For most of us who grew up in the 90s, watching Shaktimaan was an essential part of our routine. And do we not then remember the heavily white-bearded ascetic baba who guided the superhero at every step of the way? Hah, what would have become of Shaktimaan without that man?
And that is how many of us will remember Tom Alter. And with him passing away this Friday, it feels like a part of my childhood has been taken away.
And yet, some of us will remember him as the British writer who couldn’t get his Hindi on point in the classroom of Zabaan Sambhalke. But it doesn’t stop there: Tom Alter’s repertoire is coloured with various versatile roles that he played in his acting career, be it on screen, in auditoriums, or the TV.
From someone who wasn’t considered a good actor because of his lack of Hindi-speaking skills to becoming an actor who always enjoyed full houses wherever he was performing on stage, Tom Alter proved that no one remains ousted if they have it in them to prove their mettle.
And prove his mettle he did.
For an Indian actor of American descent to play the role of Mirza Ghalib, or act as Captain Weston (the Urdu poetry lover in Satyajit Ray’s Shatranj Ke Khilari), from acting in art films such as Ocean of An Old Man to acting in Bheja Fry alongside Rajat Kapoor; from writing about sports to reciting Urdu poetry and lending his voice to audiobooks – one can safely say that Alter has aced it all.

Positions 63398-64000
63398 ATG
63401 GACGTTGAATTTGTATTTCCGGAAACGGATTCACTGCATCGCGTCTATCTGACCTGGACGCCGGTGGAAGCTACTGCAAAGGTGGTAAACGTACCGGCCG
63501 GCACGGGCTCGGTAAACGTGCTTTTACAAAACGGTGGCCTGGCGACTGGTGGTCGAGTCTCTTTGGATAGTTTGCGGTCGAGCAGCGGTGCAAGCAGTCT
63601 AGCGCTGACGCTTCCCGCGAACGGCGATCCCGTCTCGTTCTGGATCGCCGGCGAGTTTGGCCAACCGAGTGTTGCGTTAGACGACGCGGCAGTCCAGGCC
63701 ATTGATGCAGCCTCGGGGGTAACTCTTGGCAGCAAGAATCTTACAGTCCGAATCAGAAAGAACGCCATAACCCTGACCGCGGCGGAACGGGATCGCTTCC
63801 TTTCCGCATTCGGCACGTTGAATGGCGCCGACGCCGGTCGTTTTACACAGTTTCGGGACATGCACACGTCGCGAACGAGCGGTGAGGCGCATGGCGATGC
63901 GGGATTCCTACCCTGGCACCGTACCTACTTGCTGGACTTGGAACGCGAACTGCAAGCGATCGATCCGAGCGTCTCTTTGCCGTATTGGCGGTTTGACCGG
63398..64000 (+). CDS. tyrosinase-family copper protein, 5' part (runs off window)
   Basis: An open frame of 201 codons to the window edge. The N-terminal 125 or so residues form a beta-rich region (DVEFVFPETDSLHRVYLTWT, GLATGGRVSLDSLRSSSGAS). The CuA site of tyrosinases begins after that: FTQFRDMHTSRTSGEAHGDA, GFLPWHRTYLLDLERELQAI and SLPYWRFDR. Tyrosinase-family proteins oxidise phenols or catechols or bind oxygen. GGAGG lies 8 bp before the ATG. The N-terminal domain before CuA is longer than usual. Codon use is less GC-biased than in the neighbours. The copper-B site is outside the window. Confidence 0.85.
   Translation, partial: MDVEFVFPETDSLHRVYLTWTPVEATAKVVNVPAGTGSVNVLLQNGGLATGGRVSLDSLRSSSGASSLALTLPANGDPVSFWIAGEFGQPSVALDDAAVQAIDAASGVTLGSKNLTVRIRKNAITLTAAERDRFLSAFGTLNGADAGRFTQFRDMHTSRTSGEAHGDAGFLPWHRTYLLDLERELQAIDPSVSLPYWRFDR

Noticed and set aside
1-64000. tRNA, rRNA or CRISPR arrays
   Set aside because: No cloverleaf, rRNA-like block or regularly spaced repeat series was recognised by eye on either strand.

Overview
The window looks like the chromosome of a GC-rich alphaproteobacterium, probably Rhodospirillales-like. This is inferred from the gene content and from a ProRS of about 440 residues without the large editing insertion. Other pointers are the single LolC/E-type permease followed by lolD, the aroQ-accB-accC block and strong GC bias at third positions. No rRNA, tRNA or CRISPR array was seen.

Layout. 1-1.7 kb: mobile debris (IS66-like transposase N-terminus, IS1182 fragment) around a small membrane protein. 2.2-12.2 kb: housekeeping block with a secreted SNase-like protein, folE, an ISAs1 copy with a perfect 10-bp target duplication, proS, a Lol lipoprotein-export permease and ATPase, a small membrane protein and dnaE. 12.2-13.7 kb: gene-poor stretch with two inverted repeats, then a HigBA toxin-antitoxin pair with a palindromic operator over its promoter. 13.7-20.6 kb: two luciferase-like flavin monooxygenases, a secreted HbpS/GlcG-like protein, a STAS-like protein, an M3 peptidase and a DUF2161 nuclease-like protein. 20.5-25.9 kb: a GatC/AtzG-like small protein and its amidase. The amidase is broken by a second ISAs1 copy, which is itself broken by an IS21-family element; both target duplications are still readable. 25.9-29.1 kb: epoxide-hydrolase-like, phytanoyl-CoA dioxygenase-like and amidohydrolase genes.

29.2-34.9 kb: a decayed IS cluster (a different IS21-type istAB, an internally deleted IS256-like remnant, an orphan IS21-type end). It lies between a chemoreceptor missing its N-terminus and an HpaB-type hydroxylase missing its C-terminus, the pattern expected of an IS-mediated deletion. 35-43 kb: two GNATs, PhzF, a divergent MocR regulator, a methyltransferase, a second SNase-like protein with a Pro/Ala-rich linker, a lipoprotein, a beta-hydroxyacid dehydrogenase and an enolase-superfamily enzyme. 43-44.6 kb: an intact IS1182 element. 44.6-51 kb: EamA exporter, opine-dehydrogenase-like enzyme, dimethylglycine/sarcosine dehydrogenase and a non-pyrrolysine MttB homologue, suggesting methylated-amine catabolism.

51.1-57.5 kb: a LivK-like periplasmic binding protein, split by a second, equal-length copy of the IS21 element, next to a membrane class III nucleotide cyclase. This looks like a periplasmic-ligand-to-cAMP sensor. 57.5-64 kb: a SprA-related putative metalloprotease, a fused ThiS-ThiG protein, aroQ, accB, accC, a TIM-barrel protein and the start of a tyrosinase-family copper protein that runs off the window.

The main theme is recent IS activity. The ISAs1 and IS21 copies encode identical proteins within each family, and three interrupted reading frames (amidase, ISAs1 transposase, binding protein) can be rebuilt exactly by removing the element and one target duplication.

I think we can all agree that it was Mahesh Bhatt’s Aashiqui that put Alter on the map big time. It was a mark of how talented an actor he was that he made us detest him as Arnie Campbell, another one of the many pivotal roles that we will remember him for.
And who remembers him as the amazing and jovial History teacher in Yahan Ke Hum Sikandar? He was to those students what many English teachers were for us in school.
It is amazing how he fit into all these varied characters with ease and finesse.
What is also so interesting to note is how someone who was chosen for so many negative roles was such a lively, funny, and affable person in real life.
An alumnus of Film and Television Institute of India in Pune, there was nothing he took up and didn’t do well. Which is probably why he was awarded the Padma Shree, the fourth highest civilian honour of India, in 2008.
And do you remember Sachin Tendulkar’s interview with Alter? He was the first person to interview the cricketing prodigy on TV, even before he became that.
Oh, and he walked runways. And floored us!
“I still dream of being Rajesh Khanna,” Alter had once said in an interview. I don’t know whether he ever felt like he achieved that. He probably felt he didn’t but for us, he was nowhere close because he was our dear Tom Alter!
From being an outsider to being a mainstream actor honoured with a Padma Shri, his life will continue to inspire generations even after he’s long gone.